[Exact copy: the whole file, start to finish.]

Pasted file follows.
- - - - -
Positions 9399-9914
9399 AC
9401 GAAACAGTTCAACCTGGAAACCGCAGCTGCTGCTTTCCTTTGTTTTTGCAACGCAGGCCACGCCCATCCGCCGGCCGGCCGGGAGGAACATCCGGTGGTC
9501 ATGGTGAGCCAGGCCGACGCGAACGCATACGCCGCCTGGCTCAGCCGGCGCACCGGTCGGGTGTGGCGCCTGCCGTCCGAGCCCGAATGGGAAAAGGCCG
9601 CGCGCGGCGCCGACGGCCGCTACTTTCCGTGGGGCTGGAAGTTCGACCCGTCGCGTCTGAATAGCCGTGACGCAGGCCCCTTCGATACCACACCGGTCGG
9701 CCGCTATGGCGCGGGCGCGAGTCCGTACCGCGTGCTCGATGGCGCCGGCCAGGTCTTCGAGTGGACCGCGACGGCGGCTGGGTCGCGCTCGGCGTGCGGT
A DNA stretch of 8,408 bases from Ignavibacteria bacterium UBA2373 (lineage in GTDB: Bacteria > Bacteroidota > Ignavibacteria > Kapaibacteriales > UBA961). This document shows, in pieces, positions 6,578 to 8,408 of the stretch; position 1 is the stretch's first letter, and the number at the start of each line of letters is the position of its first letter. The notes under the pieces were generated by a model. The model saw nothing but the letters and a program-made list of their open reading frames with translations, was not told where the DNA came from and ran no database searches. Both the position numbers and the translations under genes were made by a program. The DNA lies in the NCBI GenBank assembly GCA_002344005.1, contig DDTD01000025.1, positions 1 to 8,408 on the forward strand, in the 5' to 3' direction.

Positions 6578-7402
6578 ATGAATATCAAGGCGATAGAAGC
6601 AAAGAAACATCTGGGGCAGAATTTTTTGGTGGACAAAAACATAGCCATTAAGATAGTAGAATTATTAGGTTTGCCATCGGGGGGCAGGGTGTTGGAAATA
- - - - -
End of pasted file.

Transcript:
Positions 9399-9914
9399 AC
9401 GAAACAGTTCAACCTGGAAACCGCAGCTGCTGCTTTCCTTTGTTTTTGCAACGCAGGCCACGCCCATCCGCCGGCCGGCCGGGAGGAACATCCGGTGGTC
9501 ATGGTGAGCCAGGCCGACGCGAACGCATACGCCGCCTGGCTCAGCCGGCGCACCGGTCGGGTGTGGCGCCTGCCGTCCGAGCCCGAATGGGAAAAGGCCG
9601 CGCGCGGCGCCGACGGCCGCTACTTTCCGTGGGGCTGGAAGTTCGACCCGTCGCGTCTGAATAGCCGTGACGCAGGCCCCTTCGATACCACACCGGTCGG
9701 CCGCTATGGCGCGGGCGCGAGTCCGTACCGCGTGCTCGATGGCGCCGGCCAGGTCTTCGAGTGGACCGCGACGGCGGCTGGGTCGCGCTCGGCGTGCGGT
A DNA stretch of 8,408 bases from Ignavibacteria bacterium UBA2373 (lineage in GTDB: Bacteria > Bacteroidota > Ignavibacteria > Kapaibacteriales > UBA961). This document shows, in pieces, positions 6,578 to 8,408 of the stretch; position 1 is the stretch's first letter, and the number at the start of each line of letters is the position of its first letter. The notes under the pieces were generated by a model. The model saw nothing but the letters and a program-made list of their open reading frames with translations, was not told where the DNA came from and ran no database searches. Both the position numbers and the translations under genes were made by a program. The DNA lies in the NCBI GenBank assembly GCA_002344005.1, contig DDTD01000025.1, positions 1 to 8,408 on the forward strand, in the 5' to 3' direction.

Positions 6578-7402
6578 ATGAATATCAAGGCGATAGAAGC
6601 AAAGAAACATCTGGGGCAGAATTTTTTGGTGGACAAAAACATAGCCATTAAGATAGTAGAATTATTAGGTTTGCCATCGGGGGGCAGGGTGTTGGAAATA